It’s been sad to see scientists in their lab coats out with signs, demanding basic human rights. Shame on the government of Stephen Harper. This is an election year. A big change is needed, because Canada has joined the likes of Saudi Arabia in trying to tear down and weaken any effort to forestall the worst of climate change. Until recently, Canada did not even have a plan to reduce emissions. We love the Tar Sands! Who cares if people in India die of heat, if Texans are flooded out, if Canadian forests are ravaged by out-of-control insects. Money drives Canada.


Throughout this whole interview, we get more than snapshots of a planet in trouble. Paul gives us a lot of the reasons behind things, explanations of the way the Earth systems really work. It’s an education – and that’s no surprise because Paul gives lectures at the University of Ottawa. He’s a teacher, a communicator, and a research. It’s a rare mix.

Paul has two Masters degrees, and is working on his PHD in climate science. He’s tasked himself with the specific project of investigating whether a rapid shift in our climate is possible, what would drive that, and what are the signs.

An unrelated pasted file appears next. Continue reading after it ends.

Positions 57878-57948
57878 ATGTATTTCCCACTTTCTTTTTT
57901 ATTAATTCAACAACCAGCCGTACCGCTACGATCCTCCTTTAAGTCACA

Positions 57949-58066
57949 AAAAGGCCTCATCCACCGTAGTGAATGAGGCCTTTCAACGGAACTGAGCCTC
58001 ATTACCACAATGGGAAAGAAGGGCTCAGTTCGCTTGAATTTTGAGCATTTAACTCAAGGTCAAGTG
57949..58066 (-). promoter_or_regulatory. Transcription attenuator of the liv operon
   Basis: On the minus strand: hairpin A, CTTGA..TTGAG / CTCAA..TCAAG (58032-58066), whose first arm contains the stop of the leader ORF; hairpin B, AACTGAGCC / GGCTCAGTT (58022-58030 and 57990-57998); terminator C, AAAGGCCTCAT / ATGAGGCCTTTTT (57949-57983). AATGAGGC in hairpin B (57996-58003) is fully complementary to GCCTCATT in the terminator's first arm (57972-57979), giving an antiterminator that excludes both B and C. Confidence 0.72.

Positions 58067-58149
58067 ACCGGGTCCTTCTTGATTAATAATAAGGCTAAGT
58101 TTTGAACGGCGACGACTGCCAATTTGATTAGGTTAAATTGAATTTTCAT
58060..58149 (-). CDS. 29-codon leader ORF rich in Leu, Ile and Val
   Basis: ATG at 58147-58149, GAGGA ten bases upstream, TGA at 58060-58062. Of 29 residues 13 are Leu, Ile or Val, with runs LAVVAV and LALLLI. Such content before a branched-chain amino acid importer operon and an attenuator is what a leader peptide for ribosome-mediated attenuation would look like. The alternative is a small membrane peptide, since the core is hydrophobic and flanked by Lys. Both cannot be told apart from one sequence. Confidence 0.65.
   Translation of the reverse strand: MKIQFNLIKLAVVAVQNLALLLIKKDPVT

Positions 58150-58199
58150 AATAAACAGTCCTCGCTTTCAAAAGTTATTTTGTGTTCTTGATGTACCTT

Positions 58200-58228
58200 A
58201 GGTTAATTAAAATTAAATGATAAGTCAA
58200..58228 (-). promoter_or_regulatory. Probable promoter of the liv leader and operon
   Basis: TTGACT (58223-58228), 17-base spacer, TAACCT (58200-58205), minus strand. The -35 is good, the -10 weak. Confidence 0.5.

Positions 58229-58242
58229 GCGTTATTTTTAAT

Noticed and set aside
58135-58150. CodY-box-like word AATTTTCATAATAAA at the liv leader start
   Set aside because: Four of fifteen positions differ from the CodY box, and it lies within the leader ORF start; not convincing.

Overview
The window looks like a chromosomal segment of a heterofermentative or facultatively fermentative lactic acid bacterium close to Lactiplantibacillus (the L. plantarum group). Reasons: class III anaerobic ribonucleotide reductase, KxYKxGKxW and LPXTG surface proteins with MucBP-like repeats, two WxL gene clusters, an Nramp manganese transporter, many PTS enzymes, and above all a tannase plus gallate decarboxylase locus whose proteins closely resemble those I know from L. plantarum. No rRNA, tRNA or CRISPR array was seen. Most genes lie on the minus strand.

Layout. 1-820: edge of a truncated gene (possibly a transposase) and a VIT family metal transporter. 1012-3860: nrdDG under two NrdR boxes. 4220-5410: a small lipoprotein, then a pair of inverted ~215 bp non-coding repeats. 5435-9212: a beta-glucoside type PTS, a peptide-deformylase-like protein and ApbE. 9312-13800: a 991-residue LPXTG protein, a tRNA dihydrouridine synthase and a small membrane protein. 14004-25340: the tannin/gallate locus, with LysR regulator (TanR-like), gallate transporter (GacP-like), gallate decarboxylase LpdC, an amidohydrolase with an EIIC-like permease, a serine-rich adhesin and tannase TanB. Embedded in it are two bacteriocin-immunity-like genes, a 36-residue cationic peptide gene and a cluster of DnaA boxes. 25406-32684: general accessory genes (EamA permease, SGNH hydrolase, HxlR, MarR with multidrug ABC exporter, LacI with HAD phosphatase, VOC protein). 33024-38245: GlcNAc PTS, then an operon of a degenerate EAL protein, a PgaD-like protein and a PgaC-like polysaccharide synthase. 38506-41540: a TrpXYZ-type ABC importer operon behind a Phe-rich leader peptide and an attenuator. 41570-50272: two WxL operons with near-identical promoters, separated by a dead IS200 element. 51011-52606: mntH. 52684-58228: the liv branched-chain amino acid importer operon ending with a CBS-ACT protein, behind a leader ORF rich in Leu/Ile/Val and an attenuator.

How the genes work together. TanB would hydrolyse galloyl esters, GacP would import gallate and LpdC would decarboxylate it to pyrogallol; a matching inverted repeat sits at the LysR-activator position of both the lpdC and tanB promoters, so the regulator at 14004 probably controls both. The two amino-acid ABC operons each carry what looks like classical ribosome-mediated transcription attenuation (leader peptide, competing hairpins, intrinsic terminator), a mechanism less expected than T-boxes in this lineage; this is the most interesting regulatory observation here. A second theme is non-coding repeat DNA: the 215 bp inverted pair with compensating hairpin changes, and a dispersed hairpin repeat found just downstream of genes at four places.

We had record heat here on Canada’s West Coast last week. We’re getting the hottest of summer weather in the Middle of May. Is this it? Given all we’ve talked about, could we be going into a shift in the global climate regime, the one Paul has been researching?

Follow Paul Beckwith on his Facebook page here.

Here are some links to just a few of Paul Beckwith’s You tube videos.

Abrupt climate system change NOW: Part 1

Abrupt climate system change NOW: Part 2

Abrupt climate system change is underway.

EXTREME WEATHER Caused By Polar Warming

Global food shocks from climate disruption.

On necessity of geoengineering to cool Arctic


I’ve given you a lot of bad news this week. Next week, we’ll talk about what we need to do about it.

Next week we’ll talk about the Climate Pledge – a call for a mass mobilization and a change as great as America’s sudden shift in 1942, to fight the Axis powers. The President told the car makers to stop making cars. Everyone, from housemakers to farmers were called to support the war effort. Over 40% of U.S. produce was grown locally, in Victory Gardens.

Now that President Barack Obama has admitted climate disruption is a much greater threat than terrorism, it’s way past time to act.

You can download all of our past programs as free mp3’s from our web site, There’s a lot of solid science there, plus our authors and activists. You can support Radio Ecoshock by clicking on the donate
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Following all the news in recent weeks, are we already entering a climate shift? How would we know? Those are questions I asked myself, in my newest song, called “Show Me”. This piece was written with female vocals courtesy of Mike Greene of, and Tantra, from Dmitri Sches.

You can also download this song from Soundcloud, or easily make a link to pass this music on to others.

As always, thank you for listening, and caring about your world.